See also


  1. ^ a b Oxford Dictionary of English, OUP, 2005
  2. ^ "George Orwell - Notes on Nationalism - Essay (see: Positive Nationalism (ii) Celtic Nationalism)". George Orwell - the complete works website. 2003. Retrieved 2009-05-22.  
  3. ^ Hussain, Asifa; Miller, William (March 2005). "Towards a Multicultural Nationalism? Anglophobia and Islamophobia in Scotland" (PDF). Devolution Briefings: Briefing No. 24 (Economic & Social Research Council): p. 4. Retrieved 2008-07-20.  
  4. ^ "Anti-English taunts drive family over the border - News". The Independent. 1999-02-17. Retrieved 2009-05-21.  
  5. ^ "Scotland | North East/N Isles | 'Anti-English' punch hurts woman". BBC News. 2009-01-13. Retrieved 2009-05-21.  
  6. ^ Urquhart, Frank. "Aberdeen leaders condemn anti-English attacks in city - Sport". Retrieved 2009-05-21.  
  7. ^ Horne, Marc. "Moderator says anti-English bigotry is 'like sectarianism' - Scotland on Sunday". Retrieved 2009-05-21.  
  8. ^ "Scotland | North East/N Isles | England fan assaulted in Aberdeen". BBC News. 2006-07-03. Retrieved 2009-05-21.  
  9. ^ "Boy, 7, attacked in Scotland for wearing England shirt | Mail Online". 2006-06-22. Retrieved 2009-05-21.  
  10. ^ a b c Ward, David (March 1, 2002). "Wales swamped by tide of English settlers". The Guardian.,4273,4365404,00.html. Retrieved 2009-05-21.  
  11. ^ Kivisto, Peter (2002). Multiculturalism in a global society. Wiley-Blackwell. ISBN 9780631221944. Retrieved 2009-05-21.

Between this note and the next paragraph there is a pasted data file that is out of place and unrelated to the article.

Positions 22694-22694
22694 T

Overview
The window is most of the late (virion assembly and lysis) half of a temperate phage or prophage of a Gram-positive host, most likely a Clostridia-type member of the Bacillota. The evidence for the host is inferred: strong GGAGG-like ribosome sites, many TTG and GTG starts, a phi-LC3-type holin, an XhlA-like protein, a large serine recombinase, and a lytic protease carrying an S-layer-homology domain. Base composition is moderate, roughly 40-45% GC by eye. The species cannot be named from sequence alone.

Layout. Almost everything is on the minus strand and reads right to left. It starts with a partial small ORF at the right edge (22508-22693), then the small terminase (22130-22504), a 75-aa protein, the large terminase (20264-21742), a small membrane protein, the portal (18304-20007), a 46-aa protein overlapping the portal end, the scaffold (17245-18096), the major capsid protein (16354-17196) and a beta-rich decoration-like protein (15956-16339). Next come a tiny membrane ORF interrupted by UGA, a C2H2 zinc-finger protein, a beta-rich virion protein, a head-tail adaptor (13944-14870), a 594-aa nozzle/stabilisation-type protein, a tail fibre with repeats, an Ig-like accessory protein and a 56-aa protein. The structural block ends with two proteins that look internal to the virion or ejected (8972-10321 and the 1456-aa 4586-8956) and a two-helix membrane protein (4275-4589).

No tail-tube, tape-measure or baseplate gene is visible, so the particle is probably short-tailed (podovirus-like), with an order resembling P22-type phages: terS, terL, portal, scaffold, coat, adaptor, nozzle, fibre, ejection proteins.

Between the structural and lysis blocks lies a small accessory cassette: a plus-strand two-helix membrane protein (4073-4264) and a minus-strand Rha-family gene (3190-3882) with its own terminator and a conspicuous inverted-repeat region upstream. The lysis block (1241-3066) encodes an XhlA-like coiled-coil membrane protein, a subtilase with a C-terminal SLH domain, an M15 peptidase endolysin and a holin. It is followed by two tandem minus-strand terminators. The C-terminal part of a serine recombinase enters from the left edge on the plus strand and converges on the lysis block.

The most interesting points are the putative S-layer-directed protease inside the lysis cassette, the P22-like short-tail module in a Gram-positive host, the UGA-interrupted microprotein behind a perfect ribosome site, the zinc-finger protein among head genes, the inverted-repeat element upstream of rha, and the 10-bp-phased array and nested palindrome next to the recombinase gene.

12. ^ Milmo, Cahal (2000-08-04). "English the victims of racism in Wales - This Britain, UK". The Independent. Retrieved 2009-05-21.  
  13. ^
  14. ^ "Englishman wins Irish race case". BBC. 2008-08-12. Retrieved 2008-12-12.  
  15. ^ Adrian Hastings, The Construction of Nationhood. Ethnicity, Religion and Nationalism (Cambridge University Press, 1997), p. 45.
  16. ^ "[Rex Franciae] linguam anglicam, si conceptae iniquitatis proposito detestabili potestas correspondeat, quod Deus avertat, omnino de terra delere proponit." William Stubbs, Select Charters (Oxford: Clarendon Press, 1946), p. 480.
  17. ^ Jonathan Freedland, If this crisis can be overcome, think about the negotiations that matter, The Guardian, 4 April 2007. Accessed 24 November 2009
  18. ^ Ali Ansari, Why Iran is obsessed with the British wily fox, The Times, 25 June 2009. Accessed 24 November 2009
  19. ^ Tara Bahrampour, In Wake of Unrest, Britain Replacing U.S. as Iran's Great Satan, Washington Post, 17 July 2009. Accessed 24 November 2009
  20. ^ Conference on "Iran and British colonialism", March 2008. Accessed 24 November 2009
  21. ^ John Moser. "John Moser, The Decline of American Anglophobia". Retrieved 2009-05-21.  
  22. ^ "'Brenglish' in a snit over Hollywood's history lessons". Telegraph. 2001-06-19. Retrieved 2009-05-21.  
  23. ^ Vankin, Jonathan; John Whalen (2004). Eighty greatest conspiracies of all time. Citadel Press. ISBN 0806525312.  
  24. ^ A dictionary of slang and unconventional English, Eric Partridge, 1984
  25. ^ The Ping Pong Poms at
  26. ^ James Jupp, The English in Australia, pp 195-196
  27. ^ Australian Human Rights Commission, Guide to the Racial Hatred Act
  28. ^ Lagan, Bernard (2007-01-26). "Poms Whinge so Hard that Beer Ad is Pulled". The Times. Retrieved 2008-07-20.  


Up to date as of January 15, 2010

Definition from Wiktionary, a free dictionary




From Latin Anglus (Angle) + Ancient Greek φόβος (phobos), fear).



  1. The fear or hatred of the English or British.